26 May 2015
It seems like the Church is always trying to squeeze something out of us. More money, more hours of volunteer time, more time in prayer, more money, more commitment to the faith, more money. Of course, that’s not just our imagination; it’s real. We Catholics place a high value on the idea of “giving,” the idea of “sacrifice.”
And that’s because we know that “it’s in giving that we receive;” “a hundred times more” than what we give. As we heard yesterday, sacrifice opens the door to freedom and life. It’s a lesson we learn from Jesus’ Passion, death, and Resurrection. It’s a lesson we learn every time we do something nice for somebody just for the joy of giving.
It’s a lesson we learn every time we come to Mass. The bread and wine are brought forward from the people. They’re offered, given, sacrificed. And then they come back to the same people—not as bread and wine—but as something infinitely greater: the Body and Blood of Christ.
God doesn’t ask to give what we don’t have; he asks us to give out of what we do have. Some people in the parish are economically poor—and so, God doesn’t ask them to give so much money. Some people in the parish have no musical ability—and so, God doesn’t ask them to join the choir or lead the people in singing.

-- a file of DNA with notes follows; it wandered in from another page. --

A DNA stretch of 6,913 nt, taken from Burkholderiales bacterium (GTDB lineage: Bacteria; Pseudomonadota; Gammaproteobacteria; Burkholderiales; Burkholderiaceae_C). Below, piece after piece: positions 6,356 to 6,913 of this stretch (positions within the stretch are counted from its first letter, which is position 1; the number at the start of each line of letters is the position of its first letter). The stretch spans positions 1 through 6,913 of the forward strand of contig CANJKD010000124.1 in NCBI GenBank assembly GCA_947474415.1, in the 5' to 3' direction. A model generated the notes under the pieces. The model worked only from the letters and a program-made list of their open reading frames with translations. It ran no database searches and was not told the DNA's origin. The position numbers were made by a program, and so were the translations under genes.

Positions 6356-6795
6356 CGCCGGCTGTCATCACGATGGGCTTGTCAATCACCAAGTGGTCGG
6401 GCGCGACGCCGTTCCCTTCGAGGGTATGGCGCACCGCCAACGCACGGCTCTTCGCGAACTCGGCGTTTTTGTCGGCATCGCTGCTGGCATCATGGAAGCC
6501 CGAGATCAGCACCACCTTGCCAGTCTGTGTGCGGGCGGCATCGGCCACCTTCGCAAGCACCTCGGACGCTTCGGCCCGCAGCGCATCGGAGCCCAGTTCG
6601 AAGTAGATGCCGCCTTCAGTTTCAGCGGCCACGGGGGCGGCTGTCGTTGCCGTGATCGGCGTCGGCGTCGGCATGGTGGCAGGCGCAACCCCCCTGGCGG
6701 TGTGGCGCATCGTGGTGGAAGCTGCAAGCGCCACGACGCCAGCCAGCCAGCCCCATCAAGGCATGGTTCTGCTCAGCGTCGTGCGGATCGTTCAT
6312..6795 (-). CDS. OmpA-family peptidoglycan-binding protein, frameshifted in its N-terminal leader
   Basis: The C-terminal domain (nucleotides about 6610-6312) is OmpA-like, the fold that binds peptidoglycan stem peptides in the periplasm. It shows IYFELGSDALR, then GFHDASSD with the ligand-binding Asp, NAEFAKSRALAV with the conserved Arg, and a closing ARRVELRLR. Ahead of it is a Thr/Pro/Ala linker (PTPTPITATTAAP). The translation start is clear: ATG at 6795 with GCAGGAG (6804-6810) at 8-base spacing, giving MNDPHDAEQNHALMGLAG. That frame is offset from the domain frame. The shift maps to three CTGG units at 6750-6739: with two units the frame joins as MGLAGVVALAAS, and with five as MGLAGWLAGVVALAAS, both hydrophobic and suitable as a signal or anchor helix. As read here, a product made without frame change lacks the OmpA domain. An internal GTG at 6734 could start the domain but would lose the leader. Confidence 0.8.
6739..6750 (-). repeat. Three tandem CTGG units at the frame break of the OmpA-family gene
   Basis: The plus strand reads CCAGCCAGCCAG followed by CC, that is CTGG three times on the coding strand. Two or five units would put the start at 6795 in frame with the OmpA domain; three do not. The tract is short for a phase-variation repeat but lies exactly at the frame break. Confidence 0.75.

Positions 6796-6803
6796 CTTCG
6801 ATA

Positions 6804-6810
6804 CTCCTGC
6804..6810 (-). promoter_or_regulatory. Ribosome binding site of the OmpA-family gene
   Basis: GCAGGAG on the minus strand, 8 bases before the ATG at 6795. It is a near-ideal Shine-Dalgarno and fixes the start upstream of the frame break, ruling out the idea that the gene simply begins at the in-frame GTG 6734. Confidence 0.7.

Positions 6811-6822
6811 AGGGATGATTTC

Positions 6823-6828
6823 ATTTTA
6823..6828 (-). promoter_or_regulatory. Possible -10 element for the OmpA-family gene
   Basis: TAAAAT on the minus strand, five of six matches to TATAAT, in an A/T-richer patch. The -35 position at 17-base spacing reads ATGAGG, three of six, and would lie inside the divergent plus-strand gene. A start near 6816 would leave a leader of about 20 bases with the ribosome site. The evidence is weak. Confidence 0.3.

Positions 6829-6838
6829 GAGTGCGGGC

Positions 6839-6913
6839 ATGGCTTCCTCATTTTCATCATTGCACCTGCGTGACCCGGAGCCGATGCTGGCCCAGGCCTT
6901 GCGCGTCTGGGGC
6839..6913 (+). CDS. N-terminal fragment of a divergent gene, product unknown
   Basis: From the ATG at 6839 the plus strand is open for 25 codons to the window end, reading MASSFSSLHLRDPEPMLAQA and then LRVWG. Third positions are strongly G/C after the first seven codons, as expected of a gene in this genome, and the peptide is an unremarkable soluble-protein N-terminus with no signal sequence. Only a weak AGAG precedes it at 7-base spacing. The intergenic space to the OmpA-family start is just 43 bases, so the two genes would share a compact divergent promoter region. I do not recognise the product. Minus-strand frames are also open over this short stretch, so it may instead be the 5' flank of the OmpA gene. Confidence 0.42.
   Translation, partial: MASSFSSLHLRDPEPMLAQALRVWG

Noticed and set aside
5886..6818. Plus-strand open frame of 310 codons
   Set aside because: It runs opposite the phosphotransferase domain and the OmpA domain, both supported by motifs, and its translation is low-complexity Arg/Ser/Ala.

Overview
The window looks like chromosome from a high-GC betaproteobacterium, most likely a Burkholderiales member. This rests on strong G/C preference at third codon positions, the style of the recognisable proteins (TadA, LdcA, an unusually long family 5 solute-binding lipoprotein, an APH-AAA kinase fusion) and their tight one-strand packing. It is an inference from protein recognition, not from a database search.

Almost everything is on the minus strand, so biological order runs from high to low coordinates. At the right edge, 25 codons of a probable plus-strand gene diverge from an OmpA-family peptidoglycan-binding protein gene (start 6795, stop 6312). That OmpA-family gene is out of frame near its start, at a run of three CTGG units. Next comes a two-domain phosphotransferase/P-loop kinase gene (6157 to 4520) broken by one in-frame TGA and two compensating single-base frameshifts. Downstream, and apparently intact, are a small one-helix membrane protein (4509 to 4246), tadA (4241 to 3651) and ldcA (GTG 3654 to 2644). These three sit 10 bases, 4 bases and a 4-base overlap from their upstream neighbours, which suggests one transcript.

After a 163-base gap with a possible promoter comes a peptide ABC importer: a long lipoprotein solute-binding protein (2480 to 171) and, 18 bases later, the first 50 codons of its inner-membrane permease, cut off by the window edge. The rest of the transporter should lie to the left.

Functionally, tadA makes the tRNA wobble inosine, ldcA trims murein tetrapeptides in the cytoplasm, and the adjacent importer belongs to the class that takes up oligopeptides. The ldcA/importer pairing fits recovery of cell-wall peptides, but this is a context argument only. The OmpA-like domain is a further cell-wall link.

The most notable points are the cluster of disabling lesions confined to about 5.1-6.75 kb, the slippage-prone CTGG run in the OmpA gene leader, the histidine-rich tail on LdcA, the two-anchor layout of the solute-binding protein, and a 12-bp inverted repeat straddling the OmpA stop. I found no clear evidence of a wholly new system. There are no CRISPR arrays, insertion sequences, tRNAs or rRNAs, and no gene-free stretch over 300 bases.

God doesn’t ask the impossible; he asks us to consider what is possible. From whatever blessings God has given us, we give some of them back . . . here at the altar, and out there in the day-to-day world. And we don’t give them back, we don’t sacrifice them, we don’t give of our gifts and talents so we can be poor. We give and sacrifice so that, just like the bread and wine, those same gifts can come back to us a hundredfold. We give so that we can share in the riches of Christ, the riches of real life and happiness.
The Church is always trying to squeeze something out of us. But with the right attitude toward giving and sacrifice, that “squeeze” might begin to feel more like . . . joy; the joy of letting go, the joy of trusting God, the joy of giving and receiving.